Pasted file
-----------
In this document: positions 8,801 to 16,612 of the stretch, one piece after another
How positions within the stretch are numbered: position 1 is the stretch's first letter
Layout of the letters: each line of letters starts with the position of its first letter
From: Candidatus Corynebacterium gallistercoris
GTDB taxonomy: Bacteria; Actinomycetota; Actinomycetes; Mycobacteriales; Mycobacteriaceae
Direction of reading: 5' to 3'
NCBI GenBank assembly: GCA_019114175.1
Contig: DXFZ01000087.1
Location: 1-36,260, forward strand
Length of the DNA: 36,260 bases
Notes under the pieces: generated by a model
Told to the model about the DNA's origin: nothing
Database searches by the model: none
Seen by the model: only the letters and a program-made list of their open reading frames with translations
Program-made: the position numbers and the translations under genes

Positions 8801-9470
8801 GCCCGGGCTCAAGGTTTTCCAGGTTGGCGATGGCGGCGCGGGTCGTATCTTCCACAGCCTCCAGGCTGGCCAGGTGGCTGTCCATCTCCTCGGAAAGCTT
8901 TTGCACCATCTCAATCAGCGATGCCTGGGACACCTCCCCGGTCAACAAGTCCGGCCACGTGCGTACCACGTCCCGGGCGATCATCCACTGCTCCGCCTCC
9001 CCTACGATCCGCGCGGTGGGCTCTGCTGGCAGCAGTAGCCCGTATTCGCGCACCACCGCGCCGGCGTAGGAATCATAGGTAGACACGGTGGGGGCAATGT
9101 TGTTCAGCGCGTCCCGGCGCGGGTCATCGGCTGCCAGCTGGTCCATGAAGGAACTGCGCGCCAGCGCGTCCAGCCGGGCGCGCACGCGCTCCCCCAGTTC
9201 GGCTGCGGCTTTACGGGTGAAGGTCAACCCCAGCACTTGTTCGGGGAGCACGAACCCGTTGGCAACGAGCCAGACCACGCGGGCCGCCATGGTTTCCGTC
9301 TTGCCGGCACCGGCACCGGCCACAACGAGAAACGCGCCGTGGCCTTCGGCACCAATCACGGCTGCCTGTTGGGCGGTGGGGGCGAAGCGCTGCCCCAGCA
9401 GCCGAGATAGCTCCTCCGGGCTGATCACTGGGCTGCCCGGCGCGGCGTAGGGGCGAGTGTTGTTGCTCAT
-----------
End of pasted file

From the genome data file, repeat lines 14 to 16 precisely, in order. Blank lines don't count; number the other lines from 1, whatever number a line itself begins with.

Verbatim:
Seen by the model: only the letters and a program-made list of their open reading frames with translations
Program-made: the position numbers and the translations under genes

Positions 8801-9470